SAN DIEGO -- Anyone who cares about the Broncos -- or any other contender helmed by an elite quarterback, for that matter -- had to watch the developments of the Green Bay Packers in the last six days with an empathetic wince.
In less than a week, the Packers offense went from potent and in the firm command of the efficient and spectacular Aaron Rodgers to punchless, adrift, and down to a third-team quarterback whose last extended playing time was in college, nearly three years ago.
It's the possibility you don't want to consider if you bleed Broncos orange, Patriots red, white and blue, Saints black and gold or Seahawks neon green. And it's one hit away.
And that's why the defining image of the Broncos' 28-20 win over the Chargers wasn't Demaryius Thomas streaking through a thicket of Broncos blockers and Chargers defenders, or Von Miller tripping up Philip Rivers for his second sack in as many games, or the camouflage-billed hats.
No, it was Peyton Manning, struggling to get up after being hit low by San Diego's Corey Liuget, and hobbling to referee Tony Corrente, when the clock stopped after a timeout was automatically assessed when Broncos medical personnel ran onto the field to treat the quarterback whose ankle has placed him on the mid-week injury reports since Week 7.
That meant the Broncos could not simply kneel away the final one minute and 44 seconds. They had to get one more first down before going into victory formation -- and did, powered by two Knowshon Moreno runs for 10 yards and a Chargers penalty.
But if you're looking for a positive in light of the MRI examination that Manning said he will undergo this week, look at two circumstances.
1: He stayed in the game.
"He wanted to be in. he wanted to be with his guys, man," said defensive tackle Kevin Vickerson. "He's going to fight just like we fight. That's always a plus when you see a 30-plus-year-old guy fighting through his injuries."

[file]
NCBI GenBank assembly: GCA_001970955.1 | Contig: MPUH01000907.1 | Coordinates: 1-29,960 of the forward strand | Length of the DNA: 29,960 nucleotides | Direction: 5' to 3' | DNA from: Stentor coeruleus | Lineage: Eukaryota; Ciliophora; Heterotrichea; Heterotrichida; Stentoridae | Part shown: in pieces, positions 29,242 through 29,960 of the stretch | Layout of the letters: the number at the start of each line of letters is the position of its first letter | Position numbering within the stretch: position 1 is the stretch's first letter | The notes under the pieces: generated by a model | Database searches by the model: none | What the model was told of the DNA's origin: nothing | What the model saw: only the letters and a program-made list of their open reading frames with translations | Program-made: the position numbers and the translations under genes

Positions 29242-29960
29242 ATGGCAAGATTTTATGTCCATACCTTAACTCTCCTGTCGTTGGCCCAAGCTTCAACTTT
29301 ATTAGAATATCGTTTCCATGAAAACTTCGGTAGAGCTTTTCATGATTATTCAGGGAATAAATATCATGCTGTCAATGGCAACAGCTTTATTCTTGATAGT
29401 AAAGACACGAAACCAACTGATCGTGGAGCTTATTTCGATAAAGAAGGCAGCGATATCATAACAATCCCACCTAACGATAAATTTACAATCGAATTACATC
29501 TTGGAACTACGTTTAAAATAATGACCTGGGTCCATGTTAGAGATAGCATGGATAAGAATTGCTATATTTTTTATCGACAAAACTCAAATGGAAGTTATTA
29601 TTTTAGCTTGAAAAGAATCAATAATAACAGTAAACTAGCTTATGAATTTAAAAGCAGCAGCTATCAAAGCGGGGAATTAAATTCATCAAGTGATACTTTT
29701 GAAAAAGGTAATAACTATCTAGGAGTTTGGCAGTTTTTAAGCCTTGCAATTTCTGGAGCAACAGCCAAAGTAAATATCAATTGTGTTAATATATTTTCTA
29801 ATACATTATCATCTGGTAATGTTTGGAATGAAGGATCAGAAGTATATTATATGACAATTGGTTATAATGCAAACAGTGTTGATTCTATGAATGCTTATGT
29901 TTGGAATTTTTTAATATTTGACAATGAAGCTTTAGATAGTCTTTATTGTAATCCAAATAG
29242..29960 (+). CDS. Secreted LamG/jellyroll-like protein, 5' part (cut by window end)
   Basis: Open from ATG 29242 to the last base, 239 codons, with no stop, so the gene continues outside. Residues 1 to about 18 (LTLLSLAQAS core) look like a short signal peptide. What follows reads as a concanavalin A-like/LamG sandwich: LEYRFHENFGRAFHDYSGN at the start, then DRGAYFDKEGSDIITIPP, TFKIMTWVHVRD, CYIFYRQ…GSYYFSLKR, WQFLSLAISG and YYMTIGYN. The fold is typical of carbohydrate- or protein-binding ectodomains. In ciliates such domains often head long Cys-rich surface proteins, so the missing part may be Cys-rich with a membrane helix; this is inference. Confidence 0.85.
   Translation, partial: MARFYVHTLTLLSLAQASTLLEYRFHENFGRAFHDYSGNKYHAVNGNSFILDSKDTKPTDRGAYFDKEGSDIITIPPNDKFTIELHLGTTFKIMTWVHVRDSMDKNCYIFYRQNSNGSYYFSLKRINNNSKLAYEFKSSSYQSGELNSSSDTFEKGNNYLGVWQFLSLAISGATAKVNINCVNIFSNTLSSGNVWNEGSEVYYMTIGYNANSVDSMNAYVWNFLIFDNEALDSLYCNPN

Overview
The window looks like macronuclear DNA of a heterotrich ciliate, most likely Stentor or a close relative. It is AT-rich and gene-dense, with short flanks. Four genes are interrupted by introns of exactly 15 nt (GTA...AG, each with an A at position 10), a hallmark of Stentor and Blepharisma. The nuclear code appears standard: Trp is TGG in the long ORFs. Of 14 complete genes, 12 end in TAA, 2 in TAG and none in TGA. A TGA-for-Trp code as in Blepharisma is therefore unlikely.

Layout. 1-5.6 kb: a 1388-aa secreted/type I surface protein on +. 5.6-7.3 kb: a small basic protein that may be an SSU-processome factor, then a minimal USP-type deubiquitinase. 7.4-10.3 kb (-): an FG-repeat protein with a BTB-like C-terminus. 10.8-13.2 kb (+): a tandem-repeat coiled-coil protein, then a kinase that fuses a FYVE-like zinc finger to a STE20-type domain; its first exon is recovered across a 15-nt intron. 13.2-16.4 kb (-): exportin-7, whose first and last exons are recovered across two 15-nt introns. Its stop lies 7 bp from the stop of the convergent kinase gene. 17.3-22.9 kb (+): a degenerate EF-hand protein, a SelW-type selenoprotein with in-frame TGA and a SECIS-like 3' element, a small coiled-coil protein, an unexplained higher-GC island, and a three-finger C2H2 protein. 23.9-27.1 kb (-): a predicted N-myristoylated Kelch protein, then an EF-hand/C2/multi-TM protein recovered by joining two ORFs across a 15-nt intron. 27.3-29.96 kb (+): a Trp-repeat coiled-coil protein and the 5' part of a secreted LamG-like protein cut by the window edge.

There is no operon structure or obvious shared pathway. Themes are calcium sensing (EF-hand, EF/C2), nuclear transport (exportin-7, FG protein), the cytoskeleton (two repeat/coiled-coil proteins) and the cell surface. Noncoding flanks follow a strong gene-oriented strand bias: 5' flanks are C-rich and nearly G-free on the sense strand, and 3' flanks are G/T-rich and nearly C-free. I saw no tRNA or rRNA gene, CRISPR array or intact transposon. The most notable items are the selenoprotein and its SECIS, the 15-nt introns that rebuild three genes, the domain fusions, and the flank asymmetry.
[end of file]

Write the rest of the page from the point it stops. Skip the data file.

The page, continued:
- Even after the hit, he was focused on the game and his team, and not his own pain.
"It killed me that we took the timeout," Manning said. "I saw them call timeout, so I was going to take a moment to kind of get it together and then they stuck us with a timeout. I was arguing with the ref over that. I hated to make us call a timeout."
Forty-five minutes later, Manning's ankle was "sore," and he expected it to be the same Monday -- a setback from when it was "feeling better" thanks to the rest afforded by the Week 9 bye, when Manning did not practice in the two sessions before the off weekend.
"I imagine I'll be pretty sore tomorrow," Manning said. "Hopefully tests show nothing and it's just kind of sore and aggravating."
It's a hope shared by the Broncos and their backers near and far -- especially after that moment Sunday afternoon when Manning was slow to arise, and their title aspirations stared into the same abyss that the Packers now face, and that every contender hopes above all to dodge.